Surface-modified phillipsite-rich tuff from the Campania region (southern Italy) as a promising drug carrier: An ibuprofen sodium salt trial

Surface-modified phillipsite-rich tuff from the Campania region (southern Italy) as a promising... AbstractThe encapsulation and delivery of drugs often involves the use of expensive microporous materials, and we have investigated the potential for natural zeolites from the widespread volcanic formations of southern Italy as alternatives to these carriers. Surface-modified natural zeolites (SMNZs) with diverse micellar structures (patchy and complete bilayers) were obtained by using different cationic surfactants [cetylpyridinium chloride (CP-Cl), benzalkonium chloride (BC-Cl), hexadecyltrimethylammonium chloride (HDTMA-Cl), and bromide (HDTMA-Br) with phillipsite-rich tuff from the Campania region (southern Italy)]. Loading and release kinetics tests of sodium ibuprofen (IBU) were carried out with organo-phillipsite composites using Fourier transform infrared spectroscopy (FTIR) and thermal analysis coupled with evolved gas analysis (EGA). Results from these tests were mathematically modeled to evaluate IBU adsorption and release mechanisms.The maximum loaded amount of IBU was attained for organo-phillipsite modified with HDTMA-Br (PHB), which showed a complete bilayer micellar structure. Whenever a patchy bilayer micellar structure formed, the lowest adsorptions of IBU were observed. Equilibrium adsorption results were fit using Langmuir, Sips, and Toth models. Pseudo-first-order and pseudo-second-order fits to the loading kinetic data provided significant goodness of fit. Good fits to the release kinetic data were obtained using first-order and Weibull equations, shedding new light on the release mechanism of IBU from phillipsite. The active amount of IBU on the modified zeolite surface was almost totally available for pharmaceutical purposes. http://www.deepdyve.com/assets/images/DeepDyve-Logo-lg.png American Mineralogist de Gruyter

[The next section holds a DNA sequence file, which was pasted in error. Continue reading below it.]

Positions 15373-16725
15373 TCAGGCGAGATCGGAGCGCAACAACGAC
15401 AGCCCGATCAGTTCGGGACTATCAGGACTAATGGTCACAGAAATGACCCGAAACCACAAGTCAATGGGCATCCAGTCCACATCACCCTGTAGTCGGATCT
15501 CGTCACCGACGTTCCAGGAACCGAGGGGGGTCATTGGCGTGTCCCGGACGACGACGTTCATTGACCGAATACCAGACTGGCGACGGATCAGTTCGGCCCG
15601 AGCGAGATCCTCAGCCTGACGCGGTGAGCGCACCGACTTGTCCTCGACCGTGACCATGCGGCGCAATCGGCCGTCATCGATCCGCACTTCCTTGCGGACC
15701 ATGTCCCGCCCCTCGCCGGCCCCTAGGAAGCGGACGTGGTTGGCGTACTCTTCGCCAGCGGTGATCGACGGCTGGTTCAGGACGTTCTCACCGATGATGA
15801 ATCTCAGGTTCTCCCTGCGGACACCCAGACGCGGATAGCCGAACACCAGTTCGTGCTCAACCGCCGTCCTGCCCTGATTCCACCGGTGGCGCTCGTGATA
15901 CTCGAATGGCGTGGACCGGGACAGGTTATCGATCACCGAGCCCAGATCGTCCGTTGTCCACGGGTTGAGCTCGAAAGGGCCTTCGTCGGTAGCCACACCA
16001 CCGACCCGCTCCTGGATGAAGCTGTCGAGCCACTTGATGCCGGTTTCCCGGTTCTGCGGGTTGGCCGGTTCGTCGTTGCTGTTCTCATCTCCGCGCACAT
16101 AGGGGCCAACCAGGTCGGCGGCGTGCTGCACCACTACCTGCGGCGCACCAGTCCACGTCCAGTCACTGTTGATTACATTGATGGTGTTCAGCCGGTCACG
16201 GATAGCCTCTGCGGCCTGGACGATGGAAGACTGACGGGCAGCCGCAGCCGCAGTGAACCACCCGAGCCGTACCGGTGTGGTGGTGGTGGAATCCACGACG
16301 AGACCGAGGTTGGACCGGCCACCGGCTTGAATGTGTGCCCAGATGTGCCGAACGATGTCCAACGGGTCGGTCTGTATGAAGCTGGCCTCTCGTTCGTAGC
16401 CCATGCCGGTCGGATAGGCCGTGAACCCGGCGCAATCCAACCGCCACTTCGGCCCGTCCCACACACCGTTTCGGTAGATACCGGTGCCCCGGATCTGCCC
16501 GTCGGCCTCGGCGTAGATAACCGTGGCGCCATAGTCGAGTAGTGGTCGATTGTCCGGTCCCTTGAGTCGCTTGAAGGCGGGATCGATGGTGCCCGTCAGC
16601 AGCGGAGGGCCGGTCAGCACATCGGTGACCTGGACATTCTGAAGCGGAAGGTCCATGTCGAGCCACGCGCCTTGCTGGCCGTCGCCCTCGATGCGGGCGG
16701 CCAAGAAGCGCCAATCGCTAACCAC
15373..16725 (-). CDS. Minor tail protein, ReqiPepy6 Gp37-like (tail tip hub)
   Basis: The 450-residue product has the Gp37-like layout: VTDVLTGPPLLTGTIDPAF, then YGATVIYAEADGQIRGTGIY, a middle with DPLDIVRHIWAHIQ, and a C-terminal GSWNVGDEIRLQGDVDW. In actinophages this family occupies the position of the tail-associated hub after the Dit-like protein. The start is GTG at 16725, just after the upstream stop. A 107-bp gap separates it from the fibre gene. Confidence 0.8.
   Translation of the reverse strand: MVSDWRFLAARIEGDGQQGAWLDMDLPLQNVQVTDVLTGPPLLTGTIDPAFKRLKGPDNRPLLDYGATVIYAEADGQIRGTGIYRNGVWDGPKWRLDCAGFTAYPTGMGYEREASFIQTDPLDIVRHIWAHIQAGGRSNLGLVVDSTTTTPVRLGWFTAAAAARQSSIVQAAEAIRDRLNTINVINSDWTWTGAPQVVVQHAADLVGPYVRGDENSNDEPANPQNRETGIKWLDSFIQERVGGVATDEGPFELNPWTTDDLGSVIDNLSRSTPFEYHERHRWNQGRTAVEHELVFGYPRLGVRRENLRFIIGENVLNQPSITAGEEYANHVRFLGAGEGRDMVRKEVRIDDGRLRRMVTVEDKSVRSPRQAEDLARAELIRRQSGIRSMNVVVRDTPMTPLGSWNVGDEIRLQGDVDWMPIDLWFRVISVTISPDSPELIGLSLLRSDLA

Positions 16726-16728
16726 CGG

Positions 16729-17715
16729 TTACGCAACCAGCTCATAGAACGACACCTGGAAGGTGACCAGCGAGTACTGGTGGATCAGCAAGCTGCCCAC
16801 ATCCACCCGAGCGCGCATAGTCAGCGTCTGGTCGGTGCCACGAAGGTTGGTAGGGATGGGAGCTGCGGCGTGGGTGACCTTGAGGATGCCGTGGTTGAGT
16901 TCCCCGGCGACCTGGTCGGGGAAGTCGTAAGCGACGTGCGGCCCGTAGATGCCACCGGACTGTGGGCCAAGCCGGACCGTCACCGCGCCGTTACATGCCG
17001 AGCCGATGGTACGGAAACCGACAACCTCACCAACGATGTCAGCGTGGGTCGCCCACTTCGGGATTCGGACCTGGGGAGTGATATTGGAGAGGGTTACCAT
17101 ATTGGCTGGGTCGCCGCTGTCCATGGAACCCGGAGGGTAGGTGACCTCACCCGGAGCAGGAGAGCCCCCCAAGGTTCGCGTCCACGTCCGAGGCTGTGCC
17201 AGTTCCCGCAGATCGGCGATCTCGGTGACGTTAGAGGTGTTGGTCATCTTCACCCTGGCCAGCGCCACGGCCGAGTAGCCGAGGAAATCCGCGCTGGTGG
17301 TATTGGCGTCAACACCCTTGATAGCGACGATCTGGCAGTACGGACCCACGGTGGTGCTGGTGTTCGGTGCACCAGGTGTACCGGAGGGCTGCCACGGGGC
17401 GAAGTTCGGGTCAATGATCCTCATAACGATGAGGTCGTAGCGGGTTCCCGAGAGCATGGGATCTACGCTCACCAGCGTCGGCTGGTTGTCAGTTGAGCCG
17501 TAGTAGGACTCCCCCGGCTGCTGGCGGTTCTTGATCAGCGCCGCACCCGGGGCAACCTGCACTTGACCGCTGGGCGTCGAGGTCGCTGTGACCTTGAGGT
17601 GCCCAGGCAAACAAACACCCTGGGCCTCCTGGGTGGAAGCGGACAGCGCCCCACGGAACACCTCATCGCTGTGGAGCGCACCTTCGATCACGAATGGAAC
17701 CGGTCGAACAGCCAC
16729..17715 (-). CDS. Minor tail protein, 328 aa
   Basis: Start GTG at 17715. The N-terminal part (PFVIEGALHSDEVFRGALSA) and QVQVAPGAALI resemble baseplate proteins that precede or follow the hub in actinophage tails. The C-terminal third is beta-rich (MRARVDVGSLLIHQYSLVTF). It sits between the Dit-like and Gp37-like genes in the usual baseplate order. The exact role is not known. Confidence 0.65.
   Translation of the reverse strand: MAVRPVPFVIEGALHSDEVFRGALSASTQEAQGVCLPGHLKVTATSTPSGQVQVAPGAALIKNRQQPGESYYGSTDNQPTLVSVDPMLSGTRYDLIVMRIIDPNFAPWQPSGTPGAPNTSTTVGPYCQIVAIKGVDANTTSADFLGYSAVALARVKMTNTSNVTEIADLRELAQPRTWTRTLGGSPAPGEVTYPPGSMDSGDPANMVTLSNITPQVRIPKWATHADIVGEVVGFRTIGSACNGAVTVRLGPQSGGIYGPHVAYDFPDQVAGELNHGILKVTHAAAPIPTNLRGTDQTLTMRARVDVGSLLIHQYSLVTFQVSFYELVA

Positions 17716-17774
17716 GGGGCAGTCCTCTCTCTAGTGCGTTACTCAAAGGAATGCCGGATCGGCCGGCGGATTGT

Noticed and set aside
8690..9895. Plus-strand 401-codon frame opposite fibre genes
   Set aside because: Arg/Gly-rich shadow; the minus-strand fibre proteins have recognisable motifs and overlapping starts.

Surface-modified phillipsite-rich tuff from the Campania region (southern Italy) as a promising drug carrier: An ibuprofen sodium salt trial

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Publisher
de Gruyter
Copyright
© 2018 Walter de Gruyter GmbH, Berlin/Boston
ISSN
0003-004X
eISSN
1945-3027
D.O.I.
10.2138/am-2018-6328
Publisher site
See Article on Publisher Site

Abstract

AbstractThe encapsulation and delivery of drugs often involves the use of expensive microporous materials, and we have investigated the potential for natural zeolites from the widespread volcanic formations of southern Italy as alternatives to these carriers. Surface-modified natural zeolites (SMNZs) with diverse micellar structures (patchy and complete bilayers) were obtained by using different cationic surfactants [cetylpyridinium chloride (CP-Cl), benzalkonium chloride (BC-Cl), hexadecyltrimethylammonium chloride (HDTMA-Cl), and bromide (HDTMA-Br) with phillipsite-rich tuff from the Campania region (southern Italy)]. Loading and release kinetics tests of sodium ibuprofen (IBU) were carried out with organo-phillipsite composites using Fourier transform infrared spectroscopy (FTIR) and thermal analysis coupled with evolved gas analysis (EGA). Results from these tests were mathematically modeled to evaluate IBU adsorption and release mechanisms.The maximum loaded amount of IBU was attained for organo-phillipsite modified with HDTMA-Br (PHB), which showed a complete bilayer micellar structure. Whenever a patchy bilayer micellar structure formed, the lowest adsorptions of IBU were observed. Equilibrium adsorption results were fit using Langmuir, Sips, and Toth models. Pseudo-first-order and pseudo-second-order fits to the loading kinetic data provided significant goodness of fit. Good fits to the release kinetic data were obtained using first-order and Weibull equations, shedding new light on the release mechanism of IBU from phillipsite. The active amount of IBU on the modified zeolite surface was almost totally available for pharmaceutical purposes.

Journal

American Mineralogistde Gruyter

Published: May 25, 2018

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